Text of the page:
Unsupported Browser

Your web browser appears to be outdated. Our website may not look quite right in it.

Please consider updating your browser to enjoy an optimal experience.

Dismiss this message

Blog Image

Which soil you should use


Many or all of the products featured here can be from partners who compensate us. This may influence which products we write about and where and how the product appears on a page. However, this does not influencer our evaluations. Our opinions are our own.

No matter where our plant favorites grow; whether in a pot, on the balcony, or in the garden - healthy plant growth requires a high-quality substrate that is also correct for the application. But how do I find the right soil?

For almost all indoor, balcony and potted plants, a so-called potting soil is the right choice, e.g. Substral Premium Potting Soil. Potting soil is the all-rounder among substrates. There is the classic peat soil, peat-free and peat-reduced. Depending on the type, the soils differ in their composition. The components and the contained ingredients are listed on the packaging. Below you will find an overview of the individual components. 


Soil for pot and tub plants

The longer a plant is to stand in a tub or pot, the more important it is to have a high component of mineral substances such as pumice or lava, e.g. Substral Terra Magma potting soil with lava granules. Pumice or lava ensure that the soil retains its structure for a long time.


Soil for growing and sowing

For growing, sowing, pricking out or if you want to propagate plants via cuttings, a particularly fine-crumb soil is important that remains loose and guarantees good drainage of water. In addition, the seeds should emerge as simultaneously as possible and produce uniformly vigorous seedlings. It is difficult to do without peat in these growing, sowing or pricking out soils, because most of the substitutes are coarser in structure or have a higher salt content, which is harmful to the tender seedlings. Substral Bio Anzucht & Kräutererde and Naturen Bio Aussaat- & Kräutererde are ideal for growing.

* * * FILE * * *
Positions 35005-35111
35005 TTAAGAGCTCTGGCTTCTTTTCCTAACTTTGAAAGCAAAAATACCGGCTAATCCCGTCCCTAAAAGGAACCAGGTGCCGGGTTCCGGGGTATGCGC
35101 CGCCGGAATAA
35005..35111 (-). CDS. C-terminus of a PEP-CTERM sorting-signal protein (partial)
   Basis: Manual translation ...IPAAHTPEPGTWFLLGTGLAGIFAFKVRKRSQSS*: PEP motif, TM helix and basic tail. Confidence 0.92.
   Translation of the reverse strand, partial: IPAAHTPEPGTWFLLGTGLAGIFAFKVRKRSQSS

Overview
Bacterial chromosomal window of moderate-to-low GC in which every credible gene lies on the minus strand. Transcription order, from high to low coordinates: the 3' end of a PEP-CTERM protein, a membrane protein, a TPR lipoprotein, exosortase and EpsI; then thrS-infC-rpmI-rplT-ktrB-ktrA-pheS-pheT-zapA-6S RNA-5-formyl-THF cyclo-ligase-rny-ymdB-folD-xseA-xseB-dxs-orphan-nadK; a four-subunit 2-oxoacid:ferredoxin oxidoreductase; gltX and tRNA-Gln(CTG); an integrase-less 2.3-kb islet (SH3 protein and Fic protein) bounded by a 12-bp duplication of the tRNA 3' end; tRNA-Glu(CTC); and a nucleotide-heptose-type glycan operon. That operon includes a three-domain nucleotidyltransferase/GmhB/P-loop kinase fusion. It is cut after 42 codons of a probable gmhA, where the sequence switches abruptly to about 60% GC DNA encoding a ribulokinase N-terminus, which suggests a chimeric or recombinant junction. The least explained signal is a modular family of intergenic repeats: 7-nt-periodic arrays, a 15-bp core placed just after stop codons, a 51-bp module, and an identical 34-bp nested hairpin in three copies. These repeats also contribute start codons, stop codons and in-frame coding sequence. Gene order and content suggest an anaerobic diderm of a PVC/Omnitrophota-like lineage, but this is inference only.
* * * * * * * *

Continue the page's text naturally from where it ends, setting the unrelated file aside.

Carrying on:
Soil for rhododendrons and bog plants

Lime-sensitive bog bedding plants such as rhododendrons, blueberries or azaleas love an acidic environment. Therefore, substrates for bog plants or rhododendrons have a low pH. These special soils are suitable for soil improvement for those garden areas where you want to plant bog plants. We recommend Substral Rhododendron Soil or Substral Soil Conditioner Rhodo-Vital.


Special soils

For inexperienced hobby gardeners, special soils for roses, vegetables, houseplants, cacti, etc. are a good guide as to which substrate they can use for the various plants.


Organic soils

Organic soils are substrates that contain purely organic fertilizers such as horn shavings. However, the designation BIO says nothing about the peat content of the soil. Examples of organic soils are e.g. Naturen Organic Raised Bed & Planting Soil or Substral Organic Tomato & Vegetable Soil.


Components of the soil and their properties

Wood fiber provides an alternative to peat. Adding it promotes properties such as drainage and aeration of the soil.


Green compost contains many natural nutrients, especially potassium and trace elements. These are delivered to the plant as needed.
Bark compost, with its somewhat coarser structure, increases the drainage and aeration of the soil.
Peat is important for water and nutrient retention of the soil and releases them to the plant as needed.
Lava granules improve air, water and nutrient retention and balance different watering and fertilizing habits.
Sand is an ideal ingredient in seeding soils because it improves drainage and makes it easier to prick out and separate young plants.
Coconut fiber reabsorbs and stores water very quickly, even after drying out. This increases the resilience of the soil.
Fertilizer provides the plants with the most important nutrients and ensures that the plants are fed according to their needs.

You may also like